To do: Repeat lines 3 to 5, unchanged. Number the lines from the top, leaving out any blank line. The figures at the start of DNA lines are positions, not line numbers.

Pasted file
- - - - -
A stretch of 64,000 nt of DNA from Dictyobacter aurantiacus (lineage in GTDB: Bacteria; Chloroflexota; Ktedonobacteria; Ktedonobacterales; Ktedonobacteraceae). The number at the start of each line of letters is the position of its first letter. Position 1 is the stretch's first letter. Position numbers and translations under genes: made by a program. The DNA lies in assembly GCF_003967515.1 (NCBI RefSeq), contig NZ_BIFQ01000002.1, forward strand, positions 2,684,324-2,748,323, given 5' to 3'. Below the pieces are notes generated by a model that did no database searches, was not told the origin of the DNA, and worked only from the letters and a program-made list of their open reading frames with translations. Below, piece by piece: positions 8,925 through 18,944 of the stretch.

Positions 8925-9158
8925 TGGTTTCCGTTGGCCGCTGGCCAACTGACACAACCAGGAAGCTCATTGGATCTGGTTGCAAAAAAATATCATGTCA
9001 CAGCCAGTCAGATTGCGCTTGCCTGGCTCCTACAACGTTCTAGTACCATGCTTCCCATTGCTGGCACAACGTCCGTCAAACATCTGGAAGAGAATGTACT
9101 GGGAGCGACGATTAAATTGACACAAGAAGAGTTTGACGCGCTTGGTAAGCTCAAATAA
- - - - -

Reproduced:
8925 TGGTTTCCGTTGGCCGCTGGCCAACTGACACAACCAGGAAGCTCATTGGATCTGGTTGCAAAAAAATATCATGTCA
9001 CAGCCAGTCAGATTGCGCTTGCCTGGCTCCTACAACGTTCTAGTACCATGCTTCCCATTGCTGGCACAACGTCCGTCAAACATCTGGAAGAGAATGTACT
9101 GGGAGCGACGATTAAATTGACACAAGAAGAGTTTGACGCGCTTGGTAAGCTCAAATAA